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Community-level effects of rapid experiment warming and consumer loss outweigh effects of rapid ocean acidification.

Journal article
Authors Johan Eklöf
Jonathan N. Havenhand
Christian Alsterberg
Lars Gamfeldt
Published in Oikos
Volume 124
Issue 8
Pages 1040-1049
ISSN 0030-1299
Publication year 2015
Published at Department of marine sciences
Department of Biological and Environmental Sciences, Kristineberg
Linnaeus Centre for Marine Evolutionary Biology (CEMEB)
Department of Biological and Environmental Sciences, Tjärnö Marine Biological Laboratory
Department of Biological and Environmental Sciences
Pages 1040-1049
Language en
Links dx.doi.org/10.1111/oik.01544
Keywords Climate Change, Ocean Acidification, Seagrass, Mesocosm
Subject categories Marine ecology

Abstract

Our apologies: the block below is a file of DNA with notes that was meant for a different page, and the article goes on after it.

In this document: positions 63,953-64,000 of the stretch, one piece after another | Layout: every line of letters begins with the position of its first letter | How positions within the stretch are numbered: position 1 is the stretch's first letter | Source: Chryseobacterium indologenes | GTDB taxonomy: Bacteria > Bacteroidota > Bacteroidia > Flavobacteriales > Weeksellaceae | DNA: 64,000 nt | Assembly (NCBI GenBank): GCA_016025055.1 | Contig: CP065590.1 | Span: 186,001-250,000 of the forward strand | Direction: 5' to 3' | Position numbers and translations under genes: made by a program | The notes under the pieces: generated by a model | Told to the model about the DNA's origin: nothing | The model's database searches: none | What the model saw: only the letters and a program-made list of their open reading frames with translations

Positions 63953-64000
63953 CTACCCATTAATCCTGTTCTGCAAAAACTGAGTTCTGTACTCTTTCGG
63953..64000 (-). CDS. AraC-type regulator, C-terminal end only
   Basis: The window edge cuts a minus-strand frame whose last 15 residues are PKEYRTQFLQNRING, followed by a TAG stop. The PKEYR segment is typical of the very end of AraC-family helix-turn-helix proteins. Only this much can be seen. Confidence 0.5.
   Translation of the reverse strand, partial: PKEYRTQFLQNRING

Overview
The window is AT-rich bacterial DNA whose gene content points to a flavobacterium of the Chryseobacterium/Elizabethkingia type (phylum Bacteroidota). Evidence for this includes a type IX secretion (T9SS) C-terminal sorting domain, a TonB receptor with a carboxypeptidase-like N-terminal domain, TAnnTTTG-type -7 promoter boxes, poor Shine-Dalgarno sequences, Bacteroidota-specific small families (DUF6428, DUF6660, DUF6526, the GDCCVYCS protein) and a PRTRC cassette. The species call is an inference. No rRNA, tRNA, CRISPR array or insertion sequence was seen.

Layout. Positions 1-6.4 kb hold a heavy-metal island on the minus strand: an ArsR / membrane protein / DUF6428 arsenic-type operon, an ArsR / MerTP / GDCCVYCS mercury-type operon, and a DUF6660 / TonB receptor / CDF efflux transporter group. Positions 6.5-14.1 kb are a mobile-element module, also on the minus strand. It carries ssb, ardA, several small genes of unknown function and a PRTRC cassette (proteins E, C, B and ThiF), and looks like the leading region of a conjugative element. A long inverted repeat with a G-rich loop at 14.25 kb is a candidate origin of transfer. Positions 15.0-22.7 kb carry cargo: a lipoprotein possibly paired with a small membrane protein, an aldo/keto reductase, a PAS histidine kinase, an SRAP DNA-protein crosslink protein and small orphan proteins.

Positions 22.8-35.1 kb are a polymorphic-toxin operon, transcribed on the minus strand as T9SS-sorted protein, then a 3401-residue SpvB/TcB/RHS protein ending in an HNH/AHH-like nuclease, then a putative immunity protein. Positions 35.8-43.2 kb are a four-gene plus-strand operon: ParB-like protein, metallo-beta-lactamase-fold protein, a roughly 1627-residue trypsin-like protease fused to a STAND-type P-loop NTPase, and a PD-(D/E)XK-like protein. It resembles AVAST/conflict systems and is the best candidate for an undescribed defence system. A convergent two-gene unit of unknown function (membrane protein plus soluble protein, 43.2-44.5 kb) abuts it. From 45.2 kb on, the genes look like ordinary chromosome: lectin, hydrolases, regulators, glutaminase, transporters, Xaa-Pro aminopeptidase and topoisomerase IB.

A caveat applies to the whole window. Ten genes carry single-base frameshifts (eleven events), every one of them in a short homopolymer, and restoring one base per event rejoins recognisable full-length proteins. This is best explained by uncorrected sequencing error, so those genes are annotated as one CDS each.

Climate change and consumer loss simultaneously affect marine ecosystems, but we have limited understanding of the relative importance of these factors and the interactions between them. Moreover, effects of environmental change are mediated by organism traits or life histories, which determine their sensitivity. Yet, trait-based analyses have rarely been used to understand the effects of climate change, especially in the marine environment. Here we used a five-week mesocosm experiment to assess the single and interactive effects of 1) rapid ocean warming, 2) rapid ocean acidification, and 3) simulated consumer loss, on the diversity and composition of macrofauna communities in eelgrass Zostera marina beds. Experimental warming (ambient versus + 3.2°C) and loss of a key consumer (the omnivorous crustacean, Gammarus locusta) both increased macrofauna richness and abundance, and altered overall species trait distributions and life history composition. Warming and consumer-loss favored poorly defended epifaunal crustaceans (tube-building amphipods), and species that brood their offspring. We suggest these organisms were favored because warming and consumer-loss caused increased metabolism, food supply and, potentially, settling substrate, and lowered predation pressure from the omnivorous G. locusta. Importantly, we found no single, or interactive, effects of the rapid ocean acidification (ambient versus −0.35 pH units). We suggest this result reflects natural variability in the native habitat and, potentially, the short duration of the experiment: organisms in these communities routinely experience rapid diurnal pH fluctuations that exceed the mean ocean acidification predicted for the coming century (and used in our experiments). In summary, our study indicates that macrofauna in shallow vegetated ecosystems will be significantly more affected by rapid warming and consumer diversity loss than by rapid ocean acidification.

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